Onlive is one bright idea, that is just out of its time, the net is not ready for this & they will lose time & money going too fast. In about 3-4 years maybe would be a great start with small indie games first & cheap renting, as the games aren't ours, no need to go for a selling system.

    It's too late, they already build it up & invested so much money, i would advise to go slowly, find a good user base from a specific niche market, remove the limitations & don't ever sell a game, certainly not at the price of a full disc based one, else it will fail. It's not only a matter of hardware, gamers do invest in multiple consoles, high end PCs, others just go for cheaper model but doesn't look after big games. The game streaming service can work ONLY if it can compete with the price not the hardware, for believe me most subscribers would have good enough machines to run the same software & maybe also an alternative solution in the form of a console ...

    I wish onlive luck & hope they do know what they are doing.

    cheers!
     
  12. RuskiSnajper

    RuskiSnajper Newcomer, in training Posts: 28

    US only , sucks.
  13. TomSEA

    TomSEA TechSpot Chancellor Posts: 2,319   +370

    Oh yeah - another drawback to this is the resolution level of 1280 x 720. If I'm going to shell out $50 for a game, I want to be able to crank the resolution up as high as I can get it.
  14. Oh wow, from 15 to 5 bucks; well done. HOWEVER, the service is still going to fail. Sorry...
  15. thatguyandrew92

    thatguyandrew92 Newcomer, in training Posts: 118

    They said if the company goes under the games will be available for download via bit torrent.
  16. jakeshjo1953

    jakeshjo1953 TechSpot Member Posts: 26

    I just don't get it. If I'm going to pay so much for a game I at least would like to have it in my possesion. I don't play a lot of games these days like I used too but I still like my library. It seems the system is the only one that really gets anything out of this.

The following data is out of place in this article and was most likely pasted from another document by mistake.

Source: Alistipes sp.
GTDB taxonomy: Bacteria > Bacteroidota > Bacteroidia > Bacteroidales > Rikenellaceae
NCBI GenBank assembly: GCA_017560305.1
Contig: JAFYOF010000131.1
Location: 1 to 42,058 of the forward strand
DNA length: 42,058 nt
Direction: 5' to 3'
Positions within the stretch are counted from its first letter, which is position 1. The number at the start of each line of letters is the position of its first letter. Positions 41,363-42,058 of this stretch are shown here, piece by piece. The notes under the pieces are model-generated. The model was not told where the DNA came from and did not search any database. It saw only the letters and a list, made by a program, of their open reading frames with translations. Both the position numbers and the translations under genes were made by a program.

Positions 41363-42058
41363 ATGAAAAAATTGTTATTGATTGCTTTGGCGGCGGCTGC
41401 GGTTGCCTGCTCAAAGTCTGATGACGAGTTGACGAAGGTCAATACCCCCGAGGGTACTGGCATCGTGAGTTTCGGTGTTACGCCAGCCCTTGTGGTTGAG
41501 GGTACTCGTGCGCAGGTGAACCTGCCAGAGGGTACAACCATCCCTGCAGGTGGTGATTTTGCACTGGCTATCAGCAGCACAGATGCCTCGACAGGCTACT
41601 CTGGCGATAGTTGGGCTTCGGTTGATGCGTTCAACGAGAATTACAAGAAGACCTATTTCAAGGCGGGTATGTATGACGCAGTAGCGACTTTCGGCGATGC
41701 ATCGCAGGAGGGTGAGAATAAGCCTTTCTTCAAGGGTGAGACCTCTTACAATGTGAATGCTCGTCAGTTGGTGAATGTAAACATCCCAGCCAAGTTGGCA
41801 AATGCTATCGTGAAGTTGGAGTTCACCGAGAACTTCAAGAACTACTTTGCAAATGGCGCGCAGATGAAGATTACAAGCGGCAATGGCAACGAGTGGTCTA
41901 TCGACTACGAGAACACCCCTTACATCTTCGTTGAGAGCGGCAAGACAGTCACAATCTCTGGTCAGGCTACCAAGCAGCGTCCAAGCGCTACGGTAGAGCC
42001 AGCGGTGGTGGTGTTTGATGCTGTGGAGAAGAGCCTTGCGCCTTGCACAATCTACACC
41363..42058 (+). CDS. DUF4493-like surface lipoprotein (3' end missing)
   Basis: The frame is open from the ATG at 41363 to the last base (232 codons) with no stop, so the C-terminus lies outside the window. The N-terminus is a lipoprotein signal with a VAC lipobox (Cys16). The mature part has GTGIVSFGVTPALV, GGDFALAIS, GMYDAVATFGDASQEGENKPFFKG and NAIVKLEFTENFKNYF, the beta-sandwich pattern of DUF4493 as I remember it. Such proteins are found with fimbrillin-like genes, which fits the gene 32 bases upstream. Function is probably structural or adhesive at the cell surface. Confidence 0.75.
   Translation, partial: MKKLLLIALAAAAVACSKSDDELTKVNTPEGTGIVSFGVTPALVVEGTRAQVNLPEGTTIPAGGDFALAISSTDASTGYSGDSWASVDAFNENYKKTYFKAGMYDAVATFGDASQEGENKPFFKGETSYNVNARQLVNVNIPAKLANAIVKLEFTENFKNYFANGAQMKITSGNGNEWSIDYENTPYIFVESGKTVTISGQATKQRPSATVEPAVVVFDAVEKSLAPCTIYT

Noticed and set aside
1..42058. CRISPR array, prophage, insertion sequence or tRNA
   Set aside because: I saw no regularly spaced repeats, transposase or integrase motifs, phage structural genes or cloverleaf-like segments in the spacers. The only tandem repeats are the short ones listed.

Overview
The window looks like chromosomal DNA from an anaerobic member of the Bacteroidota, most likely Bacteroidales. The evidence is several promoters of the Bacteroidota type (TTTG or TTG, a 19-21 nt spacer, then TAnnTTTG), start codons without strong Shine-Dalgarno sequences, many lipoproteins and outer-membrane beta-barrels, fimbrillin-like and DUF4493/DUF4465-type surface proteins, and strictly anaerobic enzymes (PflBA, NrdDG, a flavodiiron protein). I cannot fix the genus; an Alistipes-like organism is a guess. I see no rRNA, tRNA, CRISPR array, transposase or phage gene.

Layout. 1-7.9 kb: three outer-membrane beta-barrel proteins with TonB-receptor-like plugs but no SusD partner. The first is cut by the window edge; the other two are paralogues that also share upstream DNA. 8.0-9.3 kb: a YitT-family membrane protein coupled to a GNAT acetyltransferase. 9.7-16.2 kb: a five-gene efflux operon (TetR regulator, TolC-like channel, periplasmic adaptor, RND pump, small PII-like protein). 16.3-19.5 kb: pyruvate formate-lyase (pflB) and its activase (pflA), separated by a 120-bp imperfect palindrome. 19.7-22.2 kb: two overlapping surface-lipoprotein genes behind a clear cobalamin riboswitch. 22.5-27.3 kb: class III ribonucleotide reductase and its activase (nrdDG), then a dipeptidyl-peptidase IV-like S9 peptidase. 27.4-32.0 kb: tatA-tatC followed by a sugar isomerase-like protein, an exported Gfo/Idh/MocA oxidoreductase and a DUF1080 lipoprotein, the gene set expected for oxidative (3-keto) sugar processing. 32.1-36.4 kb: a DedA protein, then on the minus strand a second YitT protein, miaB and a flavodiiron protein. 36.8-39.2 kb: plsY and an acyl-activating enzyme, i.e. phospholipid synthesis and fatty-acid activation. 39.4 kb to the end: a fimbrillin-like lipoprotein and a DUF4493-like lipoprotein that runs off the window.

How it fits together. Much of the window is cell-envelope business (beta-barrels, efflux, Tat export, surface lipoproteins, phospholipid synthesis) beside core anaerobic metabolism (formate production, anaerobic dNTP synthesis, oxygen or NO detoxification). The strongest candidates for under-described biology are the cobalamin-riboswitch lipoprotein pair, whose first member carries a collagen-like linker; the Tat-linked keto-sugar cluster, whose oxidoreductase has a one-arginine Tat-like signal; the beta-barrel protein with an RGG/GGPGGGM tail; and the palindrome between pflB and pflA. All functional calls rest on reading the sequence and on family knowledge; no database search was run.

17. gwailo247

    gwailo247 TechSpot Chancellor Posts: 2,105   +18

    As expected, something buried into the technical faq which reveals you'll be getting a castrated version of a retail game. There had to be a catch. So this service basically delivers medium-low quality graphics, which anyone who has bought a computer in the past 5 years can probably exceed with stock hardware, maybe with a budget graphics card added.

    I guess this is good for people who like these sorts of games, yet have not invested into any hardware or the games themselves, who want a sub par experience as compared to consoles and PCs.

    So we braced ourselves for the unveiling of a Corvette, and we got a Malibu.
  18. gingerbill

    gingerbill TechSpot Enthusiast Posts: 166   +12

    as richy2k9 says the net is not ready for this , maybe with the next generation of the internet but not now. I think people are kidding themselves if they think this will run lag free , its not going to happen. Even when reviewers were trying it on a specially set up connnection under ideal conditions not far from the main building they noticed lag. Also the fact you dont own the games is another problem. This system is just designed to trick people who cant afford a decent PC.
  19. this is going to fail, simply as that. The only people playing this are ppl without a gamesystem, low end PC, and are just that much into games :/ idk this... something like this should've been out before the 360 and PS3 came out its too late for this.
  20. Richy2k9

    Richy2k9 TechSpot Enthusiast Posts: 515

    hello ...

    thank you gingerbill. even if some improvement have been made lately, high speed internet is still not mainstream. I still believe that such service could work fine for a lot of small low-resource needing software but the pricing should be revised, it must never be close to disc-based or other services.

    like for the various in-browser game (free or not with micro-transactions), or flash game sites, onlive could deliver true exclusive content to its customers, if i have to buy a game, i would prefer a higher quality & better control, so the reason of investing in high end machines.

    well time will tell, but i feel sorry for so often i've been proven right much to other's misfortune.

    cheers!
  21. gobbybobby

    gobbybobby TechSpot Maniac Posts: 541

    This will be launching In the UK next year. BT (the National Phone provider) bought some shares and all BT broadand customers will get it (and hopefully some full games) free.